Often lay Executors underestimate the amount of work that is required and the timescales involved in dealing with their responsibilities for administering the estate, which can be particularly onerous when they are also coping with the grief of losing a loved one.
Lay Executors need not employ the help of a professional, particularly for routine non-taxable estates, and they can do a lot of the initial information gathering themselves, which can help them minimise costs. They may then seek professional assistance in obtaining the Grant of Probate so that the professional can deal with the more technical aspects, including dealing with the Probate Registry and the necessary inheritance tax return for HM Revenue & Customs, leaving the lay Executors to deal with rest of the routine estate administration themselves, such as closing bank accounts; selling shares; paying liabilities, expenses and legacies; and distributing the rest of the estate.
Many Solicitors offer fixed fees for a “Grant only” service as well as fixed fees for a “full estate administration” service, and so those firms that look to charge on an hourly rate basis or unregulated firms that operate in this sector should be avoided. Oratto has teamed up with a number of firms that offer a low-cost fixed-fee probate service. Solicitors are regulated by the Solicitors Regulation Authority and are mandatorily required to have professional indemnity insurance in place so that if anything does go wrong, the Executors do have redress to ensure it is put right.
This week, the SRA has announced as part of its “Looking to the Future” programme that it will widen the areas of law where firms will have to publish their prices, as well as what those fees cover, online. The areas affected are probate, motoring offences, immigration, debt recovery of amounts up to £100,000, and employment tribunals. Firms will have just 6 months to comply with the new requirement. The SRA stated, “Our ‘Better Information, more Choice’ reforms are designed to improve public access to legal services by making information on price, protections and services more easily available.”
The Council for Licensed Conveyancers has also recently announced that it will instruct its members to publish their fees on their websites, along with whether they have any referral arrangements, as part of a drive to improve transparency and choice for consumers.
Being asked to be the executor of a friend or family member’s estate is an honour but also a major responsibility, as you could face a charge for hundreds of thousands of pounds if you make a mistake.
By Harvey Jones
The danger has come into focus after executor Glyne Harris was ordered to pay £340,000 to HM Revenue & Customs from his own
Mr Harris passed on proceeds from the £1.2million estate assuming the beneficiary would pay any IHT due, but instead they disappeared to Barbados with the money.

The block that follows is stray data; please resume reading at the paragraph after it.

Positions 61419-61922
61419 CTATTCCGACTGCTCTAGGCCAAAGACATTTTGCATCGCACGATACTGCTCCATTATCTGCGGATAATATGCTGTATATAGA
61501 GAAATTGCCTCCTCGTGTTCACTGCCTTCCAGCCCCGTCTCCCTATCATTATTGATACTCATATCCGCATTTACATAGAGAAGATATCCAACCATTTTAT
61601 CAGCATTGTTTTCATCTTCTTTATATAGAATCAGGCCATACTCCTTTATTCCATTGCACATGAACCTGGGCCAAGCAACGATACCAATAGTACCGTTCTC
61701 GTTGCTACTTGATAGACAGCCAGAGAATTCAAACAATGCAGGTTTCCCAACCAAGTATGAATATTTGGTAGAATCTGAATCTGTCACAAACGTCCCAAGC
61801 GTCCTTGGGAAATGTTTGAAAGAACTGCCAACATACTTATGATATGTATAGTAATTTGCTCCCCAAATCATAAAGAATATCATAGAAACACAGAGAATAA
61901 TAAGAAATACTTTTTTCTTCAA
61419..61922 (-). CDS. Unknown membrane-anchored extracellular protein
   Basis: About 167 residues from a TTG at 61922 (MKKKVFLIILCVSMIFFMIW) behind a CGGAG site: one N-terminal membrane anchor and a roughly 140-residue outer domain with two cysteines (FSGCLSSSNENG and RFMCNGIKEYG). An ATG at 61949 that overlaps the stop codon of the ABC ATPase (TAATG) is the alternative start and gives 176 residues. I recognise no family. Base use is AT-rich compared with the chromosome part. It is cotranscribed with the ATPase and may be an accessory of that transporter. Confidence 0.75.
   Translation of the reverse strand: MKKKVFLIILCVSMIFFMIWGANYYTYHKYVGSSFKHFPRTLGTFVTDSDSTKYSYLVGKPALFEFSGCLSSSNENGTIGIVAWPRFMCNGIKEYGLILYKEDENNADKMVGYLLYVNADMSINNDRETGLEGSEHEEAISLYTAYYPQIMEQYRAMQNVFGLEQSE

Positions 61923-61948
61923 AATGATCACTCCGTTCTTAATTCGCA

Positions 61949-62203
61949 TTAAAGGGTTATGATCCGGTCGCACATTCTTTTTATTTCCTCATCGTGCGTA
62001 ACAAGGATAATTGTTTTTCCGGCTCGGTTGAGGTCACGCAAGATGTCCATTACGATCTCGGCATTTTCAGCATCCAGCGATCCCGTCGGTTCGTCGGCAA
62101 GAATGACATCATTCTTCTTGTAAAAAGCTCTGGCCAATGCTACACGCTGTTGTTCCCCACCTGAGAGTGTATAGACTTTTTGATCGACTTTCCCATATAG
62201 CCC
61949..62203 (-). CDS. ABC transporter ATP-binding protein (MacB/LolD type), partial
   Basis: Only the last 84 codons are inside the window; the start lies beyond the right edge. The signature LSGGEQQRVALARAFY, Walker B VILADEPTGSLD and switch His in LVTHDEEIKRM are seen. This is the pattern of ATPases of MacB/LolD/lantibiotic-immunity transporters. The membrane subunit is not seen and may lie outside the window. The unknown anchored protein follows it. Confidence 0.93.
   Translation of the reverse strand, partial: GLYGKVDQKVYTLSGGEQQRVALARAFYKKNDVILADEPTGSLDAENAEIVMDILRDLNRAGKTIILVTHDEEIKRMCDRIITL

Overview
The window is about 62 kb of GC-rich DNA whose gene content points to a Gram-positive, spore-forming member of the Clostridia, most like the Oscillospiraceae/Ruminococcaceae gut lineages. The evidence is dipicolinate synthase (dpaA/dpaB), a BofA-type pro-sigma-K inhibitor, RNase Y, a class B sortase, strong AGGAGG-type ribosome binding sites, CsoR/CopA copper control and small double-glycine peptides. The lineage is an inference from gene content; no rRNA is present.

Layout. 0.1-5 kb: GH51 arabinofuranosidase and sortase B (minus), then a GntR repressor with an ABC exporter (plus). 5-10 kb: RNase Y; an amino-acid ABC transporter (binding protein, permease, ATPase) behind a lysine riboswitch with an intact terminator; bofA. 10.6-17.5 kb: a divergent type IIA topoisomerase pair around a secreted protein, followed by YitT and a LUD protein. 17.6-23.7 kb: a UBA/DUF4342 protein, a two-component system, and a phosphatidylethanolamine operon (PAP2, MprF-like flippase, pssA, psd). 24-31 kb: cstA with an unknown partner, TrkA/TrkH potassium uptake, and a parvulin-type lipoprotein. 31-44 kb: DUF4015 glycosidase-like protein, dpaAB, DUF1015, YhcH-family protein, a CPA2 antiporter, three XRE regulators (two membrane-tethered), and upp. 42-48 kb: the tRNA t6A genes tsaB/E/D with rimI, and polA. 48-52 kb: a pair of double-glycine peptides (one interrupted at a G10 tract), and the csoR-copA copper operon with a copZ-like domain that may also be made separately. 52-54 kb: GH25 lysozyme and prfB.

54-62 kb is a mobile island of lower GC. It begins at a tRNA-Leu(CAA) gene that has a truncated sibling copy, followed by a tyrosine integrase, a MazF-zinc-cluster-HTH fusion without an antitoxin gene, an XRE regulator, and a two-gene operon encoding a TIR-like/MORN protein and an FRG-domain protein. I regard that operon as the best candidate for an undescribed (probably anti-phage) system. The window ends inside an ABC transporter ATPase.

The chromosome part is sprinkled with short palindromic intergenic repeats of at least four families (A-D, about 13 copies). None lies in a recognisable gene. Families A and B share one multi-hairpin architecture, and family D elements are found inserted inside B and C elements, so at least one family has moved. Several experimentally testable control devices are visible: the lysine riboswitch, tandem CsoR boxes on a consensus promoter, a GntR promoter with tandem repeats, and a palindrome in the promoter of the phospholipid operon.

Once you have agreed to be an executor you cannot back out, so make sure you understand your responsibilities in full.
Q: My ex-husband and I divorced five years ago; we have one daughter aged eight who lives with me. Things are amicable, up to a point. I have been offered a fantastic new job that would allow me to provide our daughter with a much better life, but it would mean moving about 40 miles away. The new area has better schools and housing stock, and our overall life would be improved as there are excellent facilities in the new town. However, my ex is adamant he can stop me moving – can he?
A: Congratulations on the job offer and for having kept matters amicable for such a long time. In short, no, he can’t prevent you from moving, but he could seek a Prohibited Steps Order to stop you taking your daughter out of the area you currently live in. This would be a rather extreme step to take, and the Family Court would have to be convinced that the move to the new town would not be in your daughter’s best interests.
The myth of common-law marriage is one that persists year after year.
There are now more than 17.5% of families in the UK where the parents are not married but cohabitating, and with cohabitation rising from 1.5 million couples in 1996 to 3.3 million couples in 2016 (according to figures from the Office of National Statistics), there has never been a greater need to dispel the common-law marriage myth than there is now.
Despite the long-running myth, many cohabitating couples do believe that, if they live together for a certain number of years, they will be afforded the same legal protection as a married couple and that the law will recognise their relationship as a marriage. However, this isn’t true, and cohabitating couples have no automatic entitlement to make a claim on each other’s assets should the relationship end.